A Russian family is discovered in the wilderness.
Back in 1978, geologists from the then Soviet Union, discovered a family that had been living in the Siberian wilderness for over forty years.
They had been isolated from the outside world, living on a mountainside 150 miles from the nearest neighbor, after the father and mother and their two young children fled to escape religious persecution in the 1930s.
Their first contact with people outside of their own family since fleeing came in 1978, when the geologists spotted the Lykov family home from a helicopter.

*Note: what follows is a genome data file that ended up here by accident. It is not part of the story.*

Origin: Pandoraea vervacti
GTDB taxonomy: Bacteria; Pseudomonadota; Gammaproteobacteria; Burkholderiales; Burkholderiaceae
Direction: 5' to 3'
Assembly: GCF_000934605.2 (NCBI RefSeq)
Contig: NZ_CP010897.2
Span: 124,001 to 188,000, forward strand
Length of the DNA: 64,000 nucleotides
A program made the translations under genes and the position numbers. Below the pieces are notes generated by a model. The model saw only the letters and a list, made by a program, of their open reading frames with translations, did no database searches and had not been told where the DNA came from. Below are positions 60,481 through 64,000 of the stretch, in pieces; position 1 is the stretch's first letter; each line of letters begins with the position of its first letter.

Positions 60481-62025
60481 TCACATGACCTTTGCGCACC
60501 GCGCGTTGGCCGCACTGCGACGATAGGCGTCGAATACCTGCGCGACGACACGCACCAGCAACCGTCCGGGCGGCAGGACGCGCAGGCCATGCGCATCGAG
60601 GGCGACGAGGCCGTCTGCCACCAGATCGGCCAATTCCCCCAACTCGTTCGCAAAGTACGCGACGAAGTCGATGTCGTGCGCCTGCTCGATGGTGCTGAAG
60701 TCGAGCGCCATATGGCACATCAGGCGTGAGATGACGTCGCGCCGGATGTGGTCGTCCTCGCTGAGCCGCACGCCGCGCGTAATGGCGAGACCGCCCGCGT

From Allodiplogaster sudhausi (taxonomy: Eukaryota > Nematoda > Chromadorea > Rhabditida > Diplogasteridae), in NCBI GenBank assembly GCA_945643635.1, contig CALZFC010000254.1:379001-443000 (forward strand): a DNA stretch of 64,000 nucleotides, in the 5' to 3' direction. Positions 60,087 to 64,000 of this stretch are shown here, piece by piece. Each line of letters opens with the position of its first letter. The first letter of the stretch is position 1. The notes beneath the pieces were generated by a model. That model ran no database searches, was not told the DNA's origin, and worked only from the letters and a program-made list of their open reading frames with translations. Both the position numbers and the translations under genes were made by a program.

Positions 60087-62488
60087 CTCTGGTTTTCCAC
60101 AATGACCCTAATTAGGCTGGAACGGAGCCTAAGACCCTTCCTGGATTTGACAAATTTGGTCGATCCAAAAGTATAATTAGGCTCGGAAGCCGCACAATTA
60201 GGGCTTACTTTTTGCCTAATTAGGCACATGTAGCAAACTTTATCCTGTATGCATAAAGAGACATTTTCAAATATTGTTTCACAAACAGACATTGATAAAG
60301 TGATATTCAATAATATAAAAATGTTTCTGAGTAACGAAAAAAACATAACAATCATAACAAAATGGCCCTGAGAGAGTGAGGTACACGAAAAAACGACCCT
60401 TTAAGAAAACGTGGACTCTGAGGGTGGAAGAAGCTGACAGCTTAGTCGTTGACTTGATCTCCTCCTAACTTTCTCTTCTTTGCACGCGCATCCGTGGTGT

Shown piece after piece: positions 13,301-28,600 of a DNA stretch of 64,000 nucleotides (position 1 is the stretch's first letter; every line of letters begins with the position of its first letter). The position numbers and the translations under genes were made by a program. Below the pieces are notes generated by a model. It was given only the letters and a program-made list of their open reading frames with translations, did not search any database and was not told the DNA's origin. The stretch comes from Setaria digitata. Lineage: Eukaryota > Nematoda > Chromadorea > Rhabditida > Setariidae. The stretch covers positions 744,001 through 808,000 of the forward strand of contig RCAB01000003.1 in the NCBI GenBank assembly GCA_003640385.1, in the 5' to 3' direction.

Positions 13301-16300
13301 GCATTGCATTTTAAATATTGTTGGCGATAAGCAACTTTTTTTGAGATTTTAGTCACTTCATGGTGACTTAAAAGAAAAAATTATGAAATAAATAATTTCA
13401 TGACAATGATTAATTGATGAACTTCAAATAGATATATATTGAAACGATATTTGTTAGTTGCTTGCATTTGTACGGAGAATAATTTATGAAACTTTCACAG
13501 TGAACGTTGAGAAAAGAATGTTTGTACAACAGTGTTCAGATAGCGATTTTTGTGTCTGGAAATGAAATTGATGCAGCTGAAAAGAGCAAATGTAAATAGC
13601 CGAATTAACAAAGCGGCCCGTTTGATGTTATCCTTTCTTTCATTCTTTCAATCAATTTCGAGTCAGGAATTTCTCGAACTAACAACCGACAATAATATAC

Two more children had been born in that time, and the family of six now lived in complete isolation in the Siberian taiga.
The mother died from starvation in 1961, and the family was always threatened by not having enough to eat.
The family survived by eating potatoes, mushrooms and bark, along with the little crops they could grow, and eventually by hunting for animals when one of the sons was old enough.
They had built their home from natural materials found in the forest, and as recently as 2010, the sole survivor, a daughter still lived in the family home.